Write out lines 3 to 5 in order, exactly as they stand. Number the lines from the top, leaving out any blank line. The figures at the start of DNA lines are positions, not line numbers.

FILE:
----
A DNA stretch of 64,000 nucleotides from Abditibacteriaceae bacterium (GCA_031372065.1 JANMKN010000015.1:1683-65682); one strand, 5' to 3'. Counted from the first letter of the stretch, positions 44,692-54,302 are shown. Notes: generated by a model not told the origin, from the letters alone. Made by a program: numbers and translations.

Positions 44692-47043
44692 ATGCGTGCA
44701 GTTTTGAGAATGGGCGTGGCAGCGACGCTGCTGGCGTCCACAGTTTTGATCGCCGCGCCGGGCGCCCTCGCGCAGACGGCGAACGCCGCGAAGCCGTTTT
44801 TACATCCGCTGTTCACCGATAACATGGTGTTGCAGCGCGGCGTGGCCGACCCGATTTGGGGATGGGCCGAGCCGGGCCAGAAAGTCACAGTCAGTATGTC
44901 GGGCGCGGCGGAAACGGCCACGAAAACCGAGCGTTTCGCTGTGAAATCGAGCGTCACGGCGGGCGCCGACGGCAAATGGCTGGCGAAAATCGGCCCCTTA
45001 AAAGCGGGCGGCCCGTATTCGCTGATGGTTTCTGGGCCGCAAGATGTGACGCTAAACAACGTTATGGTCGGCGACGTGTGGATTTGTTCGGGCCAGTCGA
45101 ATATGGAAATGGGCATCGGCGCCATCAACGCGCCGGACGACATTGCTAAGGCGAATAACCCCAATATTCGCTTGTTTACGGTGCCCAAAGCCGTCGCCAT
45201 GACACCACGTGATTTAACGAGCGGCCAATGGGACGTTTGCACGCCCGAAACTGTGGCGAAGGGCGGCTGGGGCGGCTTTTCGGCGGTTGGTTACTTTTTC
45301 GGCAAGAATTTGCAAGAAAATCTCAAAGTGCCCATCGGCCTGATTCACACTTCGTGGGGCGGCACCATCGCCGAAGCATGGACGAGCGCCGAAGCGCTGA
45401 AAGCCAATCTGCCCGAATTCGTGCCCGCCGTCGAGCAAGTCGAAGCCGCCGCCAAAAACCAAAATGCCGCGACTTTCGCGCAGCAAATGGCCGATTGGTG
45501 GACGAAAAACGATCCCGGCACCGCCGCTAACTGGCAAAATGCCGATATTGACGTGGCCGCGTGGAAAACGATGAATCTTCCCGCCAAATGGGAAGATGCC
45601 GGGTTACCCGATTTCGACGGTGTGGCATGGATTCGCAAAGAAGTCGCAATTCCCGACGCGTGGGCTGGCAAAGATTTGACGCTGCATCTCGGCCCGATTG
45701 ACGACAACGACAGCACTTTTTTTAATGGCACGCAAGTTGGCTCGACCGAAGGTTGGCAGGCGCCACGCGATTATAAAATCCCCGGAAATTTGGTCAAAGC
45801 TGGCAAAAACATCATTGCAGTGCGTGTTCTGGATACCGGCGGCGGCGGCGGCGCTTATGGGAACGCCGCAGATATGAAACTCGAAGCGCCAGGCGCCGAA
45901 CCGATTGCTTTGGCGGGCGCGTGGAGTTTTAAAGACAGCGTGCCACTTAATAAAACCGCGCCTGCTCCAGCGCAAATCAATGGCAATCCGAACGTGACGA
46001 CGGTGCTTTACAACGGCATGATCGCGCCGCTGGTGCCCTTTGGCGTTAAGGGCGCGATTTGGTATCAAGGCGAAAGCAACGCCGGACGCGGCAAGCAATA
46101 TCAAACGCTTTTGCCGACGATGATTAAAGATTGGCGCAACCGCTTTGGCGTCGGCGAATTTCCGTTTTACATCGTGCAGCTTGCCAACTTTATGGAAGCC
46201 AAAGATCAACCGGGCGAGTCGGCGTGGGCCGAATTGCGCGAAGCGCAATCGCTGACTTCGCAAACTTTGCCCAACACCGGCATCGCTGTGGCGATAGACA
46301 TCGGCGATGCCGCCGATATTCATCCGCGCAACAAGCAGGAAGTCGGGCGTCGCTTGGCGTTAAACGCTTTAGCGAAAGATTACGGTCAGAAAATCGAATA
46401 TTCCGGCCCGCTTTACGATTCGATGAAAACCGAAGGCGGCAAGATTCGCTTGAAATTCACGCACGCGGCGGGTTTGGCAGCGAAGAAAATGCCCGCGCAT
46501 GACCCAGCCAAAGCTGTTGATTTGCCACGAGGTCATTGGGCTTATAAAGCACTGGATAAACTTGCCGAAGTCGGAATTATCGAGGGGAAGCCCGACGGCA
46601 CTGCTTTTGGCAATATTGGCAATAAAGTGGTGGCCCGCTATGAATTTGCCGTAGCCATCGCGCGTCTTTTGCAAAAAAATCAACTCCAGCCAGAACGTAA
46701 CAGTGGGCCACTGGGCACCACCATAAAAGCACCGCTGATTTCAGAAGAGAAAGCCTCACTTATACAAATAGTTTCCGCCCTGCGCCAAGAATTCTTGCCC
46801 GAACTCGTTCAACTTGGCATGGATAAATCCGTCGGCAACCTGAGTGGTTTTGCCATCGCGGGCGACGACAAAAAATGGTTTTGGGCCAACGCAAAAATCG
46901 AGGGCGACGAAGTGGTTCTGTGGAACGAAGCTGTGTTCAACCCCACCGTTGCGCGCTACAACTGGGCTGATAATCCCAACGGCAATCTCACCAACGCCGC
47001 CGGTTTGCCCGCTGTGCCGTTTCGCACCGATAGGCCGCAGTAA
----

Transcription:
44692 ATGCGTGCA
44701 GTTTTGAGAATGGGCGTGGCAGCGACGCTGCTGGCGTCCACAGTTTTGATCGCCGCGCCGGGCGCCCTCGCGCAGACGGCGAACGCCGCGAAGCCGTTTT
44801 TACATCCGCTGTTCACCGATAACATGGTGTTGCAGCGCGGCGTGGCCGACCCGATTTGGGGATGGGCCGAGCCGGGCCAGAAAGTCACAGTCAGTATGTC